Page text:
Surviving the Twin Postpartum Vortex

I recently consulted with two mothers of twins who were seeking to understand why they have felt persistent guilt since giving birth a few years ago. In both cases, the twin pregnancy was spontaneous and natural with no fertility issues. Initially, neither mom relished the idea of having twins. Both felt robbed of the traditional rituals and experiences that normally accompany the birth of a singleton. One mom was enormously disappointed that her longing for a vaginal birth was frustrated when the obstetrician informed her that a Cesarean section was imperative given the position of both babies. Moreover, after the babies were born at thirty-seven weeks, she was not emotionally prepared for their week-long stay in the NICU.

As we discussed these experiences, we realized that her gnawing feelings of self-condemnation and inadequacy stemmed from her inability to give herself permission to feel anger and disappointment about how the twin birth upended her romantic expectations about motherhood. She had no one with whom she could share these expectable ambivalent feelings.

Sadly, many moms of twins lack confidants who can empathize with their situation while understanding that their conflicted feelings have nothing to do with not loving or wanting their children. Mothers of twins need reassurance that any negative emotions associated with adjusting to motherhood do not diminish their love and concern for their babies.

Another mom spoke to me about feeling depressed and disconnected since giving birth. She shared a harrowing story about having to spend months on bed rest in the hospital until she gave birth to her healthy twins. She was told that she must stay positive during the hospital stay because becoming upset might induce contractions. She never had the opportunity to process the emotional impact of this experience. I explained that if feelings from past traumatic experiences are not revisited, we often dissociate from them instead. In other words, we push aside or “forget” threatening thoughts because they feel enormously uncomfortable. However, the price we pay for protecting ourselves this way is a self-destructive, depressive mindset that prevents us from feeling connected and capable. In many cases, excessive guilt covers up feelings of resentment and sadness.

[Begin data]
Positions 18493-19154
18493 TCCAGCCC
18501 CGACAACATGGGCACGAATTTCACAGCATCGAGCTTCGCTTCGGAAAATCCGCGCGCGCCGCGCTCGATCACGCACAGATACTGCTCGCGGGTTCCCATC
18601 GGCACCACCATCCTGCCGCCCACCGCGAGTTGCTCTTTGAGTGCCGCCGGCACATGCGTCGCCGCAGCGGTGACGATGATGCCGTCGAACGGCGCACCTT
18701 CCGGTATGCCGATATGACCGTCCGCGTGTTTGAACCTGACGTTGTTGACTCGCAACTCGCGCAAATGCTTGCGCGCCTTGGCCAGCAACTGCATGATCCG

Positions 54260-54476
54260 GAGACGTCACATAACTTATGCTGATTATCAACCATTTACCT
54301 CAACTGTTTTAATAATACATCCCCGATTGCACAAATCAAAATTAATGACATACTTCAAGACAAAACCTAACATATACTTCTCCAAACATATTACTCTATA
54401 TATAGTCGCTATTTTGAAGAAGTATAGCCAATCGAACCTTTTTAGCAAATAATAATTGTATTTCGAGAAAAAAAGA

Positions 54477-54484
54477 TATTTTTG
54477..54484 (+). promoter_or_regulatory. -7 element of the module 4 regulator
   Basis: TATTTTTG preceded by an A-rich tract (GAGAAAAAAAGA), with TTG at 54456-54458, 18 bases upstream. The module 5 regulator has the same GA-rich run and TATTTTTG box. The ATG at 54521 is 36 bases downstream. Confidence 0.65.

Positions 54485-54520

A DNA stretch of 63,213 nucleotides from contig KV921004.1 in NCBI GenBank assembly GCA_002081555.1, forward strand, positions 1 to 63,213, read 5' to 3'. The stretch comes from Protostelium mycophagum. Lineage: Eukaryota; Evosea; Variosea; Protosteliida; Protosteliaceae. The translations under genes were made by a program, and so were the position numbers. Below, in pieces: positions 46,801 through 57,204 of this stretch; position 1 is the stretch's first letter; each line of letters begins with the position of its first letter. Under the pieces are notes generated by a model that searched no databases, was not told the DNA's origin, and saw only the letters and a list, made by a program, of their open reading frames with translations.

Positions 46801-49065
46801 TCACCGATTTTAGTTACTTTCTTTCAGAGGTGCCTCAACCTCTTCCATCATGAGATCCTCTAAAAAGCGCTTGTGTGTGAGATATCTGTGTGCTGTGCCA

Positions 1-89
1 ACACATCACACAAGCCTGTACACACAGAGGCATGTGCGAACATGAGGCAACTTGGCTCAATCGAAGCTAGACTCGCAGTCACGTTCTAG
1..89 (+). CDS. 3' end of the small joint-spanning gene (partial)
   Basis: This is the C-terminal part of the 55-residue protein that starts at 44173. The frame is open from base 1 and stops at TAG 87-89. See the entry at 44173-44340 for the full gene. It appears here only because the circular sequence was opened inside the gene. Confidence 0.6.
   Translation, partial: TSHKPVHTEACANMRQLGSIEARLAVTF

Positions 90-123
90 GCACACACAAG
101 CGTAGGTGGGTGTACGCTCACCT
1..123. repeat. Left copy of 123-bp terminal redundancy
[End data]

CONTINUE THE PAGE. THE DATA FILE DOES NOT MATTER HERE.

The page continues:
Moms of multiples need and deserve a safe haven to express the trials and tribulations of raising infant twins. Feeling exhausted, overwhelmed, frightened, and anxious is the norm for many new parents of twins. A sense of mastery and resilience will emerge over time, and the parents will gain ample emotional space to relish the love and joy they experience with both babies.

Image courtesy of Donnie Ray Jones (CC BY 2.0)


  1. Christine Stewart-Fitzgerald

    Agree that we are so often disappointed by what we hoped it would be like and we are constantly reminded of this dissonance when other people make comments about how cute our twins are and what a joy they are and have no idea of the reality we face. And so we smile without complaining and bury our feelings even further because we don’t want to be seen as unloving, ungrateful, or lacking in motherly care. I am thankful that I had a twins group where I could share these feelings openly.

  2. N. Doyle

    This resonated with me very much. I was put on bed rest in the hospital at 20 weeks. Still my ID boys arrived early due to a placental rupture at 24 weeks, 6 days. I had complications that kept in the hospital for a month. My boys were in the NICU for 5 months. The guilt, the stress and sadness of the imagined pregnancy that didn’t happen is still with me – and my boys are now 7 years old.

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